Music was always around you – your brother  as dedicated gig goer took you to see The Teardrop Explodes and Echo and the Bunnymen when you were just ten years old, while your father  was a musician. This may sound a bit like a question they ask on Desert Island Discs – but if you were to name five records that shaped you the most – what would you choose?

Shari Denson:  I’d chose the following:

More Songs about Buildings and Food – Talking Heads
For the Roses – Joni Mitchell
Desire – Bob Dylan
The Spangle Maker 12” which also included Pearly-Dewdrops Drops – Cocteau Twins
Porcupine – Echo and the Bunnymen

iconic image of Elbow – photographed by Shari Denson

Every photographer could write a book about funny, slightly horrifying or straightforwardly weird situations they encounter behind the scenes of the glamour photo-shoots. Please, share one such a story with our readers.

Shari Denson:  That time I took a Sheffield band, Trap 2 on Saddleworth Moor in the freezing cold winter..forgetting it was a bit nippy, then asked them to hang about near some trees in the woods on the way back home, whilst I lit them with fireworks. All I could see was smoke, and all I could hear was coughing and spluttering, whilst I assured them everything was fine. The shots were awful but we had a scream. Great band, and really lovely lads who put with all sorts from me (laughs)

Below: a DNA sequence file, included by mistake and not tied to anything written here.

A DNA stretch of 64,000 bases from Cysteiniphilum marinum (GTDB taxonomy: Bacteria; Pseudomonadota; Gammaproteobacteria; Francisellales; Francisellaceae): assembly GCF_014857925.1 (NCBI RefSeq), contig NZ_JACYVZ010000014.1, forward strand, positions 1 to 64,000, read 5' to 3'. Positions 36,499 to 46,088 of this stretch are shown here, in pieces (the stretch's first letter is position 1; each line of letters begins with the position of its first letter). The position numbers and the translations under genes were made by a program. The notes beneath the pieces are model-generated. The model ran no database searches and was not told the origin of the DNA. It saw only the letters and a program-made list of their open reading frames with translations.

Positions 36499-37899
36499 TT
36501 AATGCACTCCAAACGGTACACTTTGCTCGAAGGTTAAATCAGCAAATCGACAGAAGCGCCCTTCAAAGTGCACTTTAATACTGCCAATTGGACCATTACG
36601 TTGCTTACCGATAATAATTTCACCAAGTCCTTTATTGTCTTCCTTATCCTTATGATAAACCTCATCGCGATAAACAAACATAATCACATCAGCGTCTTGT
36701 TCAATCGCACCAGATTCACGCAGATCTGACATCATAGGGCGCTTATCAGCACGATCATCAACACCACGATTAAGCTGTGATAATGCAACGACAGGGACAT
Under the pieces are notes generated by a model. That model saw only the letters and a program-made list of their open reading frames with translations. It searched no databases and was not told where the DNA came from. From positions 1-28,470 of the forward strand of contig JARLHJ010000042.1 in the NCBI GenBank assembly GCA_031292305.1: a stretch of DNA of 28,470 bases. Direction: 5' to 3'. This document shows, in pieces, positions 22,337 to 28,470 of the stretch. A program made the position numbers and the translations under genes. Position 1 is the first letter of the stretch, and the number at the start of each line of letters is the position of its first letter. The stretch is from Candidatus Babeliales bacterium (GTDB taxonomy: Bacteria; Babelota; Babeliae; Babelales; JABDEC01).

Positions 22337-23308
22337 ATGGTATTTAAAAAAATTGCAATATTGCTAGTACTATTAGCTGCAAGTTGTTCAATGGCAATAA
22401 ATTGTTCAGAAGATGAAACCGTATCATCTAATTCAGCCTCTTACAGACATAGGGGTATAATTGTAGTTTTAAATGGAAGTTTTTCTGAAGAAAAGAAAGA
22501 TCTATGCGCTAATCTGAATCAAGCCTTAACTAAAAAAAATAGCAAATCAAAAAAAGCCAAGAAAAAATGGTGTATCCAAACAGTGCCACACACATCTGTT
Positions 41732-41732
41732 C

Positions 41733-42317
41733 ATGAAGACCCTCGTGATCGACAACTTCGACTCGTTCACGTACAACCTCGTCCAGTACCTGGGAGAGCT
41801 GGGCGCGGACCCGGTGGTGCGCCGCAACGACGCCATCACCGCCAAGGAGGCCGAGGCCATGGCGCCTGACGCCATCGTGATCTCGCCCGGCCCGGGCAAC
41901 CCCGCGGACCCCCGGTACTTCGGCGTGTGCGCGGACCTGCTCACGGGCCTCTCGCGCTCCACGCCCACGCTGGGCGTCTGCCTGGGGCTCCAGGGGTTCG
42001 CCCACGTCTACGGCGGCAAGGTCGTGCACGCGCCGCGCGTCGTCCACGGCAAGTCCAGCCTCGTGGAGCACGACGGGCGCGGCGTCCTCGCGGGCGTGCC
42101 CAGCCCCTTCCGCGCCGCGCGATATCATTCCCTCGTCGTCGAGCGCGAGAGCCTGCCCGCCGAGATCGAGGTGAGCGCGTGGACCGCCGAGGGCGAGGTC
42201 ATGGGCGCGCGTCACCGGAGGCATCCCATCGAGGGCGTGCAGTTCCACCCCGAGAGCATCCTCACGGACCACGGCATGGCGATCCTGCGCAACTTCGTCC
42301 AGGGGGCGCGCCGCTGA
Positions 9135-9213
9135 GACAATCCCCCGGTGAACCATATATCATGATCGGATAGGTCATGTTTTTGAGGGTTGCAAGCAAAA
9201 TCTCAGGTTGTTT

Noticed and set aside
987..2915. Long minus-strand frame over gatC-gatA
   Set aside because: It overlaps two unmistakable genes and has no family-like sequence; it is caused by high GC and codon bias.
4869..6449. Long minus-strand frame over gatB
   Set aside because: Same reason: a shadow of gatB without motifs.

Your best known photo – that of Elbow from the promo session to their album “The Seldom Seen Kid” has been recreated as a mosaic by artist Mark Kennedy,  and is now exhibited on outside wall of the iconic Affleck’s  store. We imagine you must be feeling very proud every time you are on Tib Street.

Shari Denson: Yes, I mean it would have been nice to know about it 10 years ago when Mark decided he wanted to use the image… I only found out about a year ago. I’m sure my parents, who were still around at the time, would have been very proud indeed.

Mosaic by artist Mark Kennedy displayed at the wall of iconic Manchester landmark- Affleck`s http://www.markkennedy.co.uk/